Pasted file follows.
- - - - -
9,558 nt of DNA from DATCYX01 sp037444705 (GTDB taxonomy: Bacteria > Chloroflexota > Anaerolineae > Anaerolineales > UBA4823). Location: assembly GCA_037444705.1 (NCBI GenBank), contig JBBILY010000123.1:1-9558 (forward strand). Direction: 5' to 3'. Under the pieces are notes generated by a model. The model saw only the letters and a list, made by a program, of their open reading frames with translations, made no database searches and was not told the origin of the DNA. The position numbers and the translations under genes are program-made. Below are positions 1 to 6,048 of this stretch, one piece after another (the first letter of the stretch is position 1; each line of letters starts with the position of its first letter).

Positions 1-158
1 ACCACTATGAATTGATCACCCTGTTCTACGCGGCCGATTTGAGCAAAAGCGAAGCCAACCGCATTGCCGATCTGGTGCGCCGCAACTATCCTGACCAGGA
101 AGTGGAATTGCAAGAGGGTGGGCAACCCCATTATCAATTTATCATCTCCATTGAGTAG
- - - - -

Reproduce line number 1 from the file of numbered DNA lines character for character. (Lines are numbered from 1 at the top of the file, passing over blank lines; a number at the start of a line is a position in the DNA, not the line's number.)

9,558 nt of DNA from DATCYX01 sp037444705 (GTDB taxonomy: Bacteria > Chloroflexota > Anaerolineae > Anaerolineales > UBA4823). Location: assembly GCA_037444705.1 (NCBI GenBank), contig JBBILY010000123.1:1-9558 (forward strand). Direction: 5' to 3'. Under the pieces are notes generated by a model. The model saw only the letters and a list, made by a program, of their open reading frames with translations, made no database searches and was not told the origin of the DNA. The position numbers and the translations under genes are program-made. Below are positions 1 to 6,048 of this stretch, one piece after another (the first letter of the stretch is position 1; each line of letters starts with the position of its first letter).